Sept 2002

  Drug Problem  
  within the Asian Community  
My name is Ali and I come from an Asian background. I have lived in Blackburn for about thirty years of my life. I have had a good standard of living. My family and I are very close.

I was first introduced to drugs at college. I started off by smoking cannabis with friends on a recreational basis. At the time I didn’t think much of it because it was something people did during college time. After I left college and got myself a job I found that I was using cannabis during my working day. I was regularly visiting my dealer week in and week out which I was quite happy and content with. My first introduction to heroin was at a friend’s wedding. We were all smoking cannabis at the time but heroin appealed to us a lot more once we were introduced to it. At first we thought nothing of it but I found that with heroin I was going to be scoring it on a regular basis. I thought I could handle the situation - taking heroin, going to work, then coming back from work and taking more heroin – but things went from bad to worse. I was deceiving people to fund my habit. I was lying to my family and my parents. My life suddenly deteriorated and went on one big downhill slope. It was very difficult for me to get myself back up from there.

I managed to get myself clean from heroin. My family gave me a lot of support. I was always resorting back to it though and having relapses. There was very little help from the Asian Community and they looked down on me as a drug addict. I always felt a sense of isolation from my people.

I was introduced to T.H.O.M.A.S. by one of the workers there, Hanif. He has been a godsend to me. Now I’m learning to cope without the drug use that deteriorated my life for such a long time that I had no sense of living. I have found that there are ways to cope with situations and life is a lot better without drugs. T.H.O.M.A.S. has helped me in many forms, both mentally and physically and has also helped me to feel good about myself.

I have been in the programme for the last five weeks. During this time I have learnt lots of things that I wouldn’t have appreciated outside – how to cope with the pressures of the outside world, things that would really get you down and make you resort back to drugs. I would recommend to everyone in the Asian Community – friends, colleagues or whoever they are, that people take help from organisations like T.H.O.M.A.S..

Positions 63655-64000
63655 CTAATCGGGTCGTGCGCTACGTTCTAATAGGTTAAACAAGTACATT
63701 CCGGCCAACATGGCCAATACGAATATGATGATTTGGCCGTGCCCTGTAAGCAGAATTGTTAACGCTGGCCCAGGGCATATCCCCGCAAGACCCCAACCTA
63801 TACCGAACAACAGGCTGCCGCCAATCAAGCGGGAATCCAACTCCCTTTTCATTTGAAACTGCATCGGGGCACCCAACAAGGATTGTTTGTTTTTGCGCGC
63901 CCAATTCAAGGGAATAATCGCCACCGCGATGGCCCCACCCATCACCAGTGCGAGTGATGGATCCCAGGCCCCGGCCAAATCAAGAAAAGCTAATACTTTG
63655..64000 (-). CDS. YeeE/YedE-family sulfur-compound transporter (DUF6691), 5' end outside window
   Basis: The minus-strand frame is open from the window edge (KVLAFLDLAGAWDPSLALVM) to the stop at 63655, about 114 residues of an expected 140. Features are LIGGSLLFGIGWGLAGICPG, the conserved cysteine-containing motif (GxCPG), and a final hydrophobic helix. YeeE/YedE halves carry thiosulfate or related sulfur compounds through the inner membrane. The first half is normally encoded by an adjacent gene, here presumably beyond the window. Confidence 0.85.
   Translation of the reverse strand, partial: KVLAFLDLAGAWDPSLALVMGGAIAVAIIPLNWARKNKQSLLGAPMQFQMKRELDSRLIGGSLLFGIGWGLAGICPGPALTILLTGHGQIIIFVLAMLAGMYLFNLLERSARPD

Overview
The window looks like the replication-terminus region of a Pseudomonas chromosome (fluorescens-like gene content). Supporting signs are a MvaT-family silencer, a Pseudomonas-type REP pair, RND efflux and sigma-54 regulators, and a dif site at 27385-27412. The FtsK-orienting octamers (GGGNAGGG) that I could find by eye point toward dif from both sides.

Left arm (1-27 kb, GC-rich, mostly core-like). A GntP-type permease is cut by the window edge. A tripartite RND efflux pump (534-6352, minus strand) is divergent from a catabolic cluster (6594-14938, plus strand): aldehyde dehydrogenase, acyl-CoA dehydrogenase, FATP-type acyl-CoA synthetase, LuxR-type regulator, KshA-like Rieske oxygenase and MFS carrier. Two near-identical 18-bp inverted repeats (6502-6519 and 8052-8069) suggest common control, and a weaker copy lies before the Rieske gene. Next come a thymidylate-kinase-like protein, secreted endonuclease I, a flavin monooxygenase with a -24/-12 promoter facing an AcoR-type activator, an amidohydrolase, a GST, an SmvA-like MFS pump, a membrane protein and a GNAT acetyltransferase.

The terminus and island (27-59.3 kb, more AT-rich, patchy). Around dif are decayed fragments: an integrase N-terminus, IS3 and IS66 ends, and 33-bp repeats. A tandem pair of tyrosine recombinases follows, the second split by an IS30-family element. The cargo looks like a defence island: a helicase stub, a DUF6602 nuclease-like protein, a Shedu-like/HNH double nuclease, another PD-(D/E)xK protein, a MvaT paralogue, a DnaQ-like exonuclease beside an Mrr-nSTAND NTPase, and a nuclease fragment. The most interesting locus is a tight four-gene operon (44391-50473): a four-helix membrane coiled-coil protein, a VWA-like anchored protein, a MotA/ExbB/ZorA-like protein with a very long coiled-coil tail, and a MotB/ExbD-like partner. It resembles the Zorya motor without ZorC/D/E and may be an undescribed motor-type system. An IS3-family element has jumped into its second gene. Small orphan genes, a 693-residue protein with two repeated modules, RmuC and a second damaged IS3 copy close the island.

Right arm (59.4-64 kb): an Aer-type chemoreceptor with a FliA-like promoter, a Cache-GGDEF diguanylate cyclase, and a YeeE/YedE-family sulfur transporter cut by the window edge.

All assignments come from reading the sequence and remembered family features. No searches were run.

There is a very big problem in the Asian Community with regards to drugs. Over the last few years it’s escalated to a very high level. I think this is due to the way people are just brushing it under the carpet and not admitting that it exists. T.H.O.M.A.S. is an organisation that is being promoted in the Asian Community and asking people to come forward and seek this help that they are offering.

While I’ve been on this programme I’ve found that the inter-faith members are actually getting together with T.H.O.M.A.S. to bring this area that is of great concern in the Asian Community, and other communities as well, into the open and trying to sort it out. Being a Muslim myself I have found that at T.H.O.M.A.S. there are no restrictions placed on me with regards my faith. They have people on the team that actually take me to the Mosque when I need to say my prayers. It has actually brought me closer to God being here, whereas outside I tended to stay away from the Mosque. So, by coming to T.H.O.M.A.S. I’ve developed a greater love of my own religion. Therefore, people should not hold the misconception that religions and other faiths conceptions cannot mix together because of their diversities, in fact, if anything it can bring them closer to one’s faith. I have had the opportunity to look at my life in a different way.

I am hoping that after twelve weeks of rehabilitation to go to college in Oxford through T.H.O.M.A.S.. This will enable me to get back into education and get the support to keep me in a positive frame of mind and to stay healthy.

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